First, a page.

Aravon `not like a normal school'


Aravon School in Co Wicklow is "quite West Brit and quite old-fashioned", according to a past pupil. The oldest preparatory school in the State, its students play cricket and hockey rather than hurling and Gaelic football.

Past pupils are called Old Aravonians and receive a regular news sheet. They include singer Chris de Burgh, whose children also attend the school, Ms Vicky Smurfit, daughter of Mr Dermot Smurfit and Ms Caroline Smurfit, and the Fine Gael TD, Mr Ivan Yates.

Located in Old Conna House in Rathmichael, Co Wicklow, the school has 180 pupils, mostly boarders. It costs £1,897 a term for tuition and boarding.

There is a sliding fee scale for different forms, ranging from £383 a term for junior infant day pupils to £869 for day pupils in forms three to six.

One past pupil who boarded at Aravon describes it as cosy and old-fashioned. "It was like a home away from home. It was more like a family house than anything else. The standard of education was brilliant and there was a nice atmosphere there.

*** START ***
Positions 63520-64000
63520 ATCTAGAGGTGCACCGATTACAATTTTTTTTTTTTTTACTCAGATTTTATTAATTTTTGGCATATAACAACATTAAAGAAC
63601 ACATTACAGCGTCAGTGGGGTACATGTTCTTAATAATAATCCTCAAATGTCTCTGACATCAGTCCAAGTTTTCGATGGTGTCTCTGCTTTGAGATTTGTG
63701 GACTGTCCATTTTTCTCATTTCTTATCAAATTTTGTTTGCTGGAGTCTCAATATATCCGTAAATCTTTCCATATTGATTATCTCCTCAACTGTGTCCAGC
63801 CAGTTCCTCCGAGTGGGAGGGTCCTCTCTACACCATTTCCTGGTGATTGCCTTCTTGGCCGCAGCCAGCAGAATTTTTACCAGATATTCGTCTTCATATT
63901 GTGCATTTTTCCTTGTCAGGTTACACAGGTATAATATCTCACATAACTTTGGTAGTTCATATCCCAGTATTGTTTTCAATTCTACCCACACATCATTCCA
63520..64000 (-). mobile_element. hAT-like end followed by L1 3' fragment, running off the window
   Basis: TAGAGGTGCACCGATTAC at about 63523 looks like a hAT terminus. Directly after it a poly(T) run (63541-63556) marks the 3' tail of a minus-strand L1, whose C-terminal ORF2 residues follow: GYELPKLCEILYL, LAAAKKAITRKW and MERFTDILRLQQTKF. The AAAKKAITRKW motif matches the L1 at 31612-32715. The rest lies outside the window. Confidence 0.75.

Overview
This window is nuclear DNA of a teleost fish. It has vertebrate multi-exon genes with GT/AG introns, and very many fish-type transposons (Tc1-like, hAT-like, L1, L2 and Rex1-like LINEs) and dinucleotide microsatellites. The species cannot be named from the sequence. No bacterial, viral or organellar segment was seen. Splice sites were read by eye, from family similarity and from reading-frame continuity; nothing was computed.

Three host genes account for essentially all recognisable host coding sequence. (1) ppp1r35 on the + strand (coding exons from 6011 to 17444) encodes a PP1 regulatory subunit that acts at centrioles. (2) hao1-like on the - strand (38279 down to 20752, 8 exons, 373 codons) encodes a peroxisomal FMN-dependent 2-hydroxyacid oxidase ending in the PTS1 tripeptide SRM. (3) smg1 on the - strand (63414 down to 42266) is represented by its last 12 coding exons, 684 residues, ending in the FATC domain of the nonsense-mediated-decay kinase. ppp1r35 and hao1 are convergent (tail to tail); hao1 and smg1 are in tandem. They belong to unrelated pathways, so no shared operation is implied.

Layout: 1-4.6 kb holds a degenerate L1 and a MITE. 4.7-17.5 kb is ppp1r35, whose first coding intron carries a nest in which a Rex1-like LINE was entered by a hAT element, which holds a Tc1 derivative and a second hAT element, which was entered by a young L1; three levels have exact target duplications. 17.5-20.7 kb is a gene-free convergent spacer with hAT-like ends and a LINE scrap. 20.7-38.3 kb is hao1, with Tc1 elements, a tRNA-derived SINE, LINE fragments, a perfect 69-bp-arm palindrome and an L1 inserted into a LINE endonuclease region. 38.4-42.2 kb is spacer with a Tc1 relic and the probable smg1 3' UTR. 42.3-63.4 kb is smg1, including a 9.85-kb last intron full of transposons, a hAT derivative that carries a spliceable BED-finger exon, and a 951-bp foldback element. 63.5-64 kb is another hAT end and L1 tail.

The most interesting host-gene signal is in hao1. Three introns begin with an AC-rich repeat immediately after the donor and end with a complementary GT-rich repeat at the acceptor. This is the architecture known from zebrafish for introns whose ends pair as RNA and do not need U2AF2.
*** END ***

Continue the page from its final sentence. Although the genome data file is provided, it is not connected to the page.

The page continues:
"It was quite West Brit and quite old-fashioned . . . it was not like a normal school," she said.

Aravon School was founded in 1860, and was located until the early 1980s at Novara Road in Bray (Aravon is Novara spelt backwards). Its present premises is a Victorian building on a hillside in wooded grounds with a spectacular view of the sea.

The school is well equipped, with a small outdoor swimming pool and an all-weather pitch which is also used by pupils from nearby St Gerard's Secondary School.

Aravon was set up to prepare middle-class Protestant boys for English public schools. Many pupils from Aravon now go on to St Columba's, Rathfarnham; King's Hospital, Palmerstown; Wesley College, Dundrum; and St Gerard's, Bray.

Mr de Burgh is one of the school's largest benefactors. It is believed that he contributed £1 million to a three-phase development which is now under way. He has also performed at fund-raising events for the school.

Mrs Patricia O'Malley, who lives in an apartment in the school with her family, wept yesterday after she failed in her High Court attempt to save her job. "I am very disappointed, but we will go on," she said.

Her solicitor, Mr Michael Kennedy, said his client and her family would have to move out of their apartment following yesterday's outcome. He said she intended to continue with her legal action.

A full High Court hearing against her dismissal is due next year.